# CFD Project Rain

During this rainy weather, we wanted to know more on how to simulate this type of weather. To model rain in CFD not only do we need to know things about the rain itself, we also need to add a Multiphysics model to our CFD simulation.

## Rain

Before starting the simulation to simulate any rain we need to know something about the rain, such as the average droplet size and the type of rain we want to model (light, moderate, heavy or even violent). To show a nice amount of rain in a short video we chose to go with heavy rain, simulating 750 droplets per second, which amounts to almost 15mm of rain an hour. Another part that is needed to model rain is the size of the particles. Average rain particles are about 2.5mm in size with minimum and maximum values of about 0.6mm and 5mm

## Physics

Since we are modelling both water and air, we need a Multiphysics model in this case. However, in this simulation we want to model two things; we want to model the droplets in the air and we want to model the water droplets sliding off an object (in this case an umbrella).

To model the droplets sliding off an umbrella we would like to use the Eulerian Volume of Fluid (VOF) multiphase method. However, to model the droplets in the air with this method we would need a mesh size at most as big as our smallest droplet and preferably a little smaller. This would lead to enormous mesh sizes causing the calculation to run for weeks or even months. For the droplets itself we would thus preferably use the Lagrangian method. The Lagrangian method follows the particles itself (which are called parcels) and solves the equations for each parcel. The size of the parcel is mesh independent; thus we can use a coarse mesh but still add small parcels (such as our rain droplets with sizes between 0.6mm and 5mm).

We now defined the two multiphase models we would like to use, but we would like to use them in combination: Lagrangian for the droplets and Eulerian VOF for the rain on the umbrella. Luckily it is possible in Simcenter STAR CCM+ (2020.3) to use impingement, where Lagrangian particles are changed to VOF when the Lagrangian particles reach a certain size (such as when they spread out on a surface). Once the VOF water phase then reaches the end of the umbrella the small droplets coming off the umbrella will again be changed to Lagrangian particles to continue their fall towards the ground.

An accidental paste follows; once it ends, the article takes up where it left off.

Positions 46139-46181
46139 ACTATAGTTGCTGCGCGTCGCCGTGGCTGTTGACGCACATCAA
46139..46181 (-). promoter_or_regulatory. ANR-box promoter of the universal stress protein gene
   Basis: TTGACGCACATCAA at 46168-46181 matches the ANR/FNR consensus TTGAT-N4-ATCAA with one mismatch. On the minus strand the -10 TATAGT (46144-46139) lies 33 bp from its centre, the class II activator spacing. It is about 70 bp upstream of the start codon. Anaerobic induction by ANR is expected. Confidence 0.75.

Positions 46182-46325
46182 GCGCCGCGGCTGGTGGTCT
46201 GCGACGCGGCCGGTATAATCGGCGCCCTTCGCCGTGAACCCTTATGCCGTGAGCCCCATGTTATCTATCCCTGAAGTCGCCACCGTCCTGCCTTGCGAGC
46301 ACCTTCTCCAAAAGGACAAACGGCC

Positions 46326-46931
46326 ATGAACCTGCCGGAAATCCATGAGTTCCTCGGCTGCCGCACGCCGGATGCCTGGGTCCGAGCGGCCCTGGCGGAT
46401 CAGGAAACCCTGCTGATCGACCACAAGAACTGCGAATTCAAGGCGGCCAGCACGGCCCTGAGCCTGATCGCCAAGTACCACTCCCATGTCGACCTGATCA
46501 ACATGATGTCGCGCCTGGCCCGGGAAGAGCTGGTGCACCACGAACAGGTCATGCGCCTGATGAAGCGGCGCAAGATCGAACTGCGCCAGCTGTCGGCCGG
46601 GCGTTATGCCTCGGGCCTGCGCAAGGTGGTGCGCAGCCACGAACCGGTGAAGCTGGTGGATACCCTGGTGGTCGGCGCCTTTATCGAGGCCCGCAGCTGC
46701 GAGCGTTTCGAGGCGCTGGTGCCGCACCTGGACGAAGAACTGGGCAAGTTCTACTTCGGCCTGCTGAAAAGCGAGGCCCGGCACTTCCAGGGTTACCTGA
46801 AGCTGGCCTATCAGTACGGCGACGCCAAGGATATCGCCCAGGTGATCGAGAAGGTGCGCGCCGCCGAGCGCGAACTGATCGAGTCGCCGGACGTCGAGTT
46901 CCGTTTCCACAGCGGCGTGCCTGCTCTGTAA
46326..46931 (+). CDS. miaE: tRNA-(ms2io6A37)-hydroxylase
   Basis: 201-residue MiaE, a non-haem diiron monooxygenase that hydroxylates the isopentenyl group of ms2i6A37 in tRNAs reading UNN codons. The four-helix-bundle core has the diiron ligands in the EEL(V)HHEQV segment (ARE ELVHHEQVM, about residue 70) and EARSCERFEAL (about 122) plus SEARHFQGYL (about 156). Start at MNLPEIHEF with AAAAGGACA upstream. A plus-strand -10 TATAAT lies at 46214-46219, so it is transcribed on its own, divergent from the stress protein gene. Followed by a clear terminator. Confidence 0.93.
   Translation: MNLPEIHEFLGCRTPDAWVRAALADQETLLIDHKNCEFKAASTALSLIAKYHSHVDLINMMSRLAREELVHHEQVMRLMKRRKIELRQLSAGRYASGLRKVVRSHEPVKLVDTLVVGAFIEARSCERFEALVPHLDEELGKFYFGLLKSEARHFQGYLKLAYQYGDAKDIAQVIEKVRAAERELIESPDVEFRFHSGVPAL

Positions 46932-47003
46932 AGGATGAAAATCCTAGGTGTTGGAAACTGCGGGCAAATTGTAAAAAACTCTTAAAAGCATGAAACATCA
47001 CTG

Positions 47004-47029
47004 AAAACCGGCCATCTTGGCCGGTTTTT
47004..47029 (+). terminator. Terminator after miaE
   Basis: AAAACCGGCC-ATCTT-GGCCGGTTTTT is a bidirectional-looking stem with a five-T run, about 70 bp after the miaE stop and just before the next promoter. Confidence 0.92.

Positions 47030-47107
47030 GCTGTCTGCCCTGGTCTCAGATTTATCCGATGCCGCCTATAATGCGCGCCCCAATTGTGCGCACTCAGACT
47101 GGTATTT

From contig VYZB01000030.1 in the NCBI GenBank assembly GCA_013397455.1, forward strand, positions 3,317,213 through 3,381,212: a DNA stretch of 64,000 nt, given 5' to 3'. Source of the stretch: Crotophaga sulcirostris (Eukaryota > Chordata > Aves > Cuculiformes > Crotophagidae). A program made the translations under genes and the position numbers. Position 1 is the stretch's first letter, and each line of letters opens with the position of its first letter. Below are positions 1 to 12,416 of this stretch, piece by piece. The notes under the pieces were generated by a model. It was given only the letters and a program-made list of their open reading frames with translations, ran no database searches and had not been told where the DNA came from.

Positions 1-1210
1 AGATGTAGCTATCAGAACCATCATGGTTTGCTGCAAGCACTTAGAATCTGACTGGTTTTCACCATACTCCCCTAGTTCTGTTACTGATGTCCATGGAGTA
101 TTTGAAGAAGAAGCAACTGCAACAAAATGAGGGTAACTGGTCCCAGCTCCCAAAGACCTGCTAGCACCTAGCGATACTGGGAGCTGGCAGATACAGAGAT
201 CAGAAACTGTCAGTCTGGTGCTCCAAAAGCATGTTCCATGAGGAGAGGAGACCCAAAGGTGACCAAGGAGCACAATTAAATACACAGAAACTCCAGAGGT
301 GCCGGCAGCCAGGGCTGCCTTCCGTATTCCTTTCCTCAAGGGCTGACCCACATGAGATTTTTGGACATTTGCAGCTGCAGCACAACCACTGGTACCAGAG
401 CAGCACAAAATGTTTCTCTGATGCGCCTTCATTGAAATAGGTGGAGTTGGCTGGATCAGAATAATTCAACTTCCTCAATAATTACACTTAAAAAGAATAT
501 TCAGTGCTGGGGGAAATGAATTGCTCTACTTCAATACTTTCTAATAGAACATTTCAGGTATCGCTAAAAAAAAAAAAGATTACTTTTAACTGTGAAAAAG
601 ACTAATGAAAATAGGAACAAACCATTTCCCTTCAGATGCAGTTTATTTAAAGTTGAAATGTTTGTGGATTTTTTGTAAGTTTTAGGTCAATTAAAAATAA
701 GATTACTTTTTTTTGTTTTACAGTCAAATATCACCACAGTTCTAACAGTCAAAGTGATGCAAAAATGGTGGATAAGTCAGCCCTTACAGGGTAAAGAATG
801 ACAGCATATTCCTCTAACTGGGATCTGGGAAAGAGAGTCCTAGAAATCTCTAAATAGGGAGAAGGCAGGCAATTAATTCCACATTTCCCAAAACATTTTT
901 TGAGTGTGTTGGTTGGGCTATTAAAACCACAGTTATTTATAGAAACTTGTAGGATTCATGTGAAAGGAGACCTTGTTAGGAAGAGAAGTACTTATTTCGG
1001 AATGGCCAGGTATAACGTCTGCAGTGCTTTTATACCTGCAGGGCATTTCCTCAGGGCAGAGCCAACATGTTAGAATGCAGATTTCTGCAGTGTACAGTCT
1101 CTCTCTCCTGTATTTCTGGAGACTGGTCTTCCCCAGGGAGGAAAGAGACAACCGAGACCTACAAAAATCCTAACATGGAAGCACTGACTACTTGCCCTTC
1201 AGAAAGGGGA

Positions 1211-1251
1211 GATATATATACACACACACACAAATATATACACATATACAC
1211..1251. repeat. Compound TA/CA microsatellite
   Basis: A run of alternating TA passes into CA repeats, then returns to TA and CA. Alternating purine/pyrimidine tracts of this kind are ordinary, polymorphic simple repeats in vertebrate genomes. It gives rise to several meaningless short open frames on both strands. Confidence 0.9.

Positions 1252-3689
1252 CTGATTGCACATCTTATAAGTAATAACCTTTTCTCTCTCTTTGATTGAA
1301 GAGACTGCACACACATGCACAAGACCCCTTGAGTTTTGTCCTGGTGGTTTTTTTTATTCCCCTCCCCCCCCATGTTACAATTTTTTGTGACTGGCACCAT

By combining the two methods we only have to create a small mesh on our umbrella, all other regions can be modelled with a coarse mesh. This allows us to solve the simulation much faster. ## Initial conditions

Since for Lagrangian particles the equations are solved for each parcel we want to keep the amount of parcels as small as possible, since more parcels means longer simulation times. Therefore, to both reduce the size of the domain and the amount of particles in the domain, we give each particle an initial (terminal) velocity based on its diameter. This way we don’t have to make the domain high enough for the particles to reach terminal velocity, decreasing the simulation time and the amount of particles in the domain.
The equation used to calculate the terminal velocity V_t of a falling rain droplet is as follows, where a drag coefficient (C_d) of 0.5 is assumed. Where ρ_w is the density of water, the diameter of the particle, g the gravitation acceleration and ρ_α the density of the air the particles move through. The maximum and minimum velocities are shown in the image below. Since the particle diameter is distributed through a normal distribution it is possible that no particle of maximum size is present in the domain. Thus, the maximum velocity changes from timestep to timestep.  The minimum size of the raindrops can change between the input minimum size and the minimum size of the raindrops coming off the umbrella. For the drag the schiller-Naumann correlation is used to make sure that the velocity of the raindrops does not keep on increasing while falling. To simulate the randomness of rain the injected particles of the Lagrangian phase are randomized both over every timestep and over area. Thus, not every timestep has the same amount of particles, and not every square meter on the injection site has the same amount of particles, leading to more random rain than when this was not the case.
The small domain in combination with the initial velocity causes the amount of Lagrangian particles to stay below 1000. This means that instead of having a domain with very small mesh-cells, increasing the simulation time significantly, we can use instead a domain with large mesh-cells and only a maximum of a 1000 Lagrangian particles. ## The result

Combining the Lagrangian method with the Eulerian method means we can simulate rain in the domain which falls on an umbrella, changing from a Lagrangian scheme to an Eulerian scheme. The raindrops slide off the umbrella and when leaving the umbrella they change back to Lagrangian particles. In the image below the particles on the umbrella and the Lagrangian particles in the air can be seen. STAR-CCM+ is well capable of simulating a wide variety of flows and provides techniques for decreasing the time it takes to run a simulation. Shown here is a simulation of rain falling on an umbrella. The results show that a realistic solution is achieved.

February 2, 2021
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